Marguerite of Angoulême Letters & Papers: 1540 Volume 15
Date: 17 February 1540
Title: Norfolk to Henry VIII Thomas Howard Duke of Norfolk meeting with Marguerite of
17 Feb. 223. Norfolk to Henry VIII.
Sent this morning to the Queen of Navarre [Marguerite of Angoulême], to speak with her before his departure from Dorlaunse.
Found her the most frank and wise woman he ever spake with.
Told her he knew she could never love the Emperor who kept her kingdom from her, and showed her of the article “concerning the disclosing of the partitions of the Emperor's dominions and after of his high words concerning ingratitude.
To the first she answered that I might be sure who had disclosed it, meaning the Constable. To the other she said, What doth he mean? Will he have no equal? Will he be God?” declaring herself his utter enemy in heart. She advised me to make a great trust in the Constable, as your Highness had, for it would not as yet avail to strive against him; and to speak fair with the Chancellor, who was in great credit with the King and easily won with fair words.
Also to try and win Madame d'Estampes. She added that her brother, if a thing were fixed in his head, would hardly let it be plucked out, and the persons who had most influence with him against the Constable's mind are Madame d'Estampes and the Cardinal of Lorraine. Norfolk said he thought it strange to seek anything at such a woman's hand, and she replied that she only advised him as she was compelled to do herself. On asking her what she thought about Milan, she said the King should have it, for the Emperor could not keep it against so many enemies, meaning Henry, the German princes, and the Turk, “and surely, quoth she, for all the entertainment he had here there was never any very familiar fashion between the King and him.”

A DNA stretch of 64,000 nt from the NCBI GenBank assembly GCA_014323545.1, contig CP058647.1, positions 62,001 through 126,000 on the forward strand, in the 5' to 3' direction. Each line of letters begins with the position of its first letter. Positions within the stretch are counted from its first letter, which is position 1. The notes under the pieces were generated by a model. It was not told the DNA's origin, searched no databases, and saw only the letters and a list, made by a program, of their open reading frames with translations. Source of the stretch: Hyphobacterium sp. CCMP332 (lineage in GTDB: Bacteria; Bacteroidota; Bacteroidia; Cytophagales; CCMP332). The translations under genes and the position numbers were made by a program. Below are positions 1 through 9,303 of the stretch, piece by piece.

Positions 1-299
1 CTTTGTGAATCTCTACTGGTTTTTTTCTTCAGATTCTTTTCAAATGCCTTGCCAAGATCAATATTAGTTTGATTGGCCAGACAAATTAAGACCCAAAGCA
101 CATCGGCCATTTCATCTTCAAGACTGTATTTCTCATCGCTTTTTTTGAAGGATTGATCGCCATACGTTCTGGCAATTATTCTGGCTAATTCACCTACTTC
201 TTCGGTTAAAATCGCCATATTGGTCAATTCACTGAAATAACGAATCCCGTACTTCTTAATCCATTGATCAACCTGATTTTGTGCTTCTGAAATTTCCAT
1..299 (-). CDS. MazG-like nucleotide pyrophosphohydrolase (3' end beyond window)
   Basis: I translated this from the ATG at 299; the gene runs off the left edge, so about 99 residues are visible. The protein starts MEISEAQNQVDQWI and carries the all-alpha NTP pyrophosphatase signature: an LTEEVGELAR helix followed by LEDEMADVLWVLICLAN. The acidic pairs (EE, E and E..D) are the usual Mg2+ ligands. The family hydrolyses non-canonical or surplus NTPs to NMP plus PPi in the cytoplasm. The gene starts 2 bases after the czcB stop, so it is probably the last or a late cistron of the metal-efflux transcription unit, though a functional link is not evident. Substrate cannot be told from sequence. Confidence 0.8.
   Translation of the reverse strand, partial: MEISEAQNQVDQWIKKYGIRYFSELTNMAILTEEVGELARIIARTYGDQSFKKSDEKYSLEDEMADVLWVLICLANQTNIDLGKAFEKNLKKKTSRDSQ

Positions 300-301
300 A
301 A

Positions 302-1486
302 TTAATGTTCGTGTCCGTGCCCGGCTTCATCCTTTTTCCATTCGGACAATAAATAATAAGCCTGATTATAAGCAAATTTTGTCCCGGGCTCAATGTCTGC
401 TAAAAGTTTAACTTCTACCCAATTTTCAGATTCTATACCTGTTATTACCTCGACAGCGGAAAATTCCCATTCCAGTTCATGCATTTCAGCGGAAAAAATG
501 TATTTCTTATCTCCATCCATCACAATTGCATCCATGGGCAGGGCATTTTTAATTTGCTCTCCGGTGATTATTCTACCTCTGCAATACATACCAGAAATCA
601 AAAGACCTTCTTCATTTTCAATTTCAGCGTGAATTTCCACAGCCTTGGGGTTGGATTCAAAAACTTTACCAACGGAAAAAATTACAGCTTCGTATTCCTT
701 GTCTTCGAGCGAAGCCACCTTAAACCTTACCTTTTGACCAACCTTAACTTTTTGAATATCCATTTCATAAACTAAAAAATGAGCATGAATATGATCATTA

And she thought they would not long remain friends. She thought the king of the Romans would not come so soon as he was expected, and that the Emperor would fail to win Gueldres. She had heard of a secret friend that the Emperor would make means to have my lady Mary, but I said I did not see you meant to bestow her there. She hoped all this would be kept secret, especially from the French ambassador there. I hope to learn from her when she comes hither on Saturday at furthest, hew Francis takes my words yesterday.
She told me also that this morning on coming from the King she said she was going to speak with me, and he charged her to tell me how sincerely he loved his good brother. She answered, Sir, I trust ye will make me no liar. No, quod he, by the faith of a gentleman, I say as I think. If Francis come hither before I have answer of these from your Majesty, I shall proceed to the rest of my instructions as I see occasion. For God's sake revoke the Bishop hence as soon as ye may, for he [is] marvellously hated here and will never do you good service, though I think he has good will. Bishops are bad ambassadors here, for Winchester is little better favoured than the other. Abbeville, 17 Feb., midnight.
I fear the Chancellor is delayed at Amiens. Hol. Add. Endd.